Since the 10th century, the Ottonian dynasty created the Roman-German Empire out of the former East Frankish Empire. The High and Late Middle Ages, which cover the next 500 years, are characterised by the division of estates according to feudal law and the formation of states. Life was shaped above all by a new understanding of religion - Christianity legitimised ruling power and was the basis of the all-valid explanation of the world. The Pope, as the head of Christendom, defined the moral framework to which rulers also had to orient themselves. Even royal or imperial power was only conferred by God. This blocked an independent quest for knowledge.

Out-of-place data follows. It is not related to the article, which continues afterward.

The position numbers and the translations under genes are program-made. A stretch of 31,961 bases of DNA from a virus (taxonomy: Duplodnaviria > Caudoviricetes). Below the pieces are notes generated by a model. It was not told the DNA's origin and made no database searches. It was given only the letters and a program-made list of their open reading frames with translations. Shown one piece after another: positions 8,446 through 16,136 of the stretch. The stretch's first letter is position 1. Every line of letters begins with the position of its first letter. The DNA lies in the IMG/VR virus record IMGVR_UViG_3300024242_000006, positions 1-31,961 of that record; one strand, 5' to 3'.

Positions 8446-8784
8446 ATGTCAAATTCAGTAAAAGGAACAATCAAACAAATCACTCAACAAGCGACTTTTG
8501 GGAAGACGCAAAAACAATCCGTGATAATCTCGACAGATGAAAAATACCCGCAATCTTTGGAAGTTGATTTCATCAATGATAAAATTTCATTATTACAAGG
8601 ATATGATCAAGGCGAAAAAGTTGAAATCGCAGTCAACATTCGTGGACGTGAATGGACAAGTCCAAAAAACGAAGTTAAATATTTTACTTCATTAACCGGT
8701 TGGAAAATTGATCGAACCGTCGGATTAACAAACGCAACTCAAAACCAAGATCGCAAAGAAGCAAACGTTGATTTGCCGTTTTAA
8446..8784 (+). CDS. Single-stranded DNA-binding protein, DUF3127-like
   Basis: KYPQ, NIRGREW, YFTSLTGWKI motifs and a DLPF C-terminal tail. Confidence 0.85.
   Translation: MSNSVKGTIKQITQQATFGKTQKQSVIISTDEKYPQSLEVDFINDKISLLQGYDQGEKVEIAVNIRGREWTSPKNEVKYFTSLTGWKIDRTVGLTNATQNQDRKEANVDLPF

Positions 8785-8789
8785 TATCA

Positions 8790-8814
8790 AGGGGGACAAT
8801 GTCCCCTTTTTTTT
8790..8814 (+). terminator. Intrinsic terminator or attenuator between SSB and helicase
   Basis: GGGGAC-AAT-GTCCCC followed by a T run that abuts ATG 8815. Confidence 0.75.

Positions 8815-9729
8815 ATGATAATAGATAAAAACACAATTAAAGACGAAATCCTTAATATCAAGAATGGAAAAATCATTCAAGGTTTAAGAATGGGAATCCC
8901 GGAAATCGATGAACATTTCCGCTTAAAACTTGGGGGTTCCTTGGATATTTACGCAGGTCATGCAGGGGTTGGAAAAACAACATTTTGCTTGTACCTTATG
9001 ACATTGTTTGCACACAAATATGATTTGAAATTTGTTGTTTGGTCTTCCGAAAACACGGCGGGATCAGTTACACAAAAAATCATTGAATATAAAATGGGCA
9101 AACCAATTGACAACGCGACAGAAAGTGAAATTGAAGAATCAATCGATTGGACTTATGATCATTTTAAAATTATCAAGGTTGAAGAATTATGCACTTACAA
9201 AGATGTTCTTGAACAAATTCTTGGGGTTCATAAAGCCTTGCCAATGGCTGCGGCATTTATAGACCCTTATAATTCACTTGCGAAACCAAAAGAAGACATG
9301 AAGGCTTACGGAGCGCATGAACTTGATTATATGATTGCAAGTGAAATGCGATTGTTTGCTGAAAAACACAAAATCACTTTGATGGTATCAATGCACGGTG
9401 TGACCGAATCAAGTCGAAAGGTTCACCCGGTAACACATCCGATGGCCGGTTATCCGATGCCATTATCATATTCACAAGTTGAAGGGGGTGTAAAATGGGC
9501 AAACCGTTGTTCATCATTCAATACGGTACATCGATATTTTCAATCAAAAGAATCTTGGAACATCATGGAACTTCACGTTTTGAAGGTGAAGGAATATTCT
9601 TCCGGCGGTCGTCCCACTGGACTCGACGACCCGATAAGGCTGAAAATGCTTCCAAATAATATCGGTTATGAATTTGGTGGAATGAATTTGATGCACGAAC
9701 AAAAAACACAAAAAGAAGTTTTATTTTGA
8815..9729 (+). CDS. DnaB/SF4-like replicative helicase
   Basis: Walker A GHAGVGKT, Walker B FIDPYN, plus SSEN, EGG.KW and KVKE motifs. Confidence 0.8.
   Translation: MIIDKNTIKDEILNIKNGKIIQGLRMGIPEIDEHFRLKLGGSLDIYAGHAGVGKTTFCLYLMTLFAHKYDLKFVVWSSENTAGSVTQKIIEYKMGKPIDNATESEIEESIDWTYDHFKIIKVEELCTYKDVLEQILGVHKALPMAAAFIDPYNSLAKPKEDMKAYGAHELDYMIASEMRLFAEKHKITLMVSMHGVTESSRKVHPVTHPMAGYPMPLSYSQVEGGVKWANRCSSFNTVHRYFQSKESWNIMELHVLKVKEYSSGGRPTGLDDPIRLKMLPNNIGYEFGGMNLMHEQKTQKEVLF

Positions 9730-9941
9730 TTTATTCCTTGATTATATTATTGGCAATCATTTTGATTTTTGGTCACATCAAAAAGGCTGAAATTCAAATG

From the 15th century onwards, a movement arose within the church that aimed to reform outdated structures and doctrines that were perceived as wrong. The papally mandated sale of indulgences (purchasing remission of sins) and the venality of church offices were central points of criticism. The Augustinian monk and professor Martin Luther from Wittenberg sparked off the dispute with the Pope and the Emperor. Luther's excommunication in 1521 marked the beginning of the division into a Protestant and a Catholic Church which continues to this day.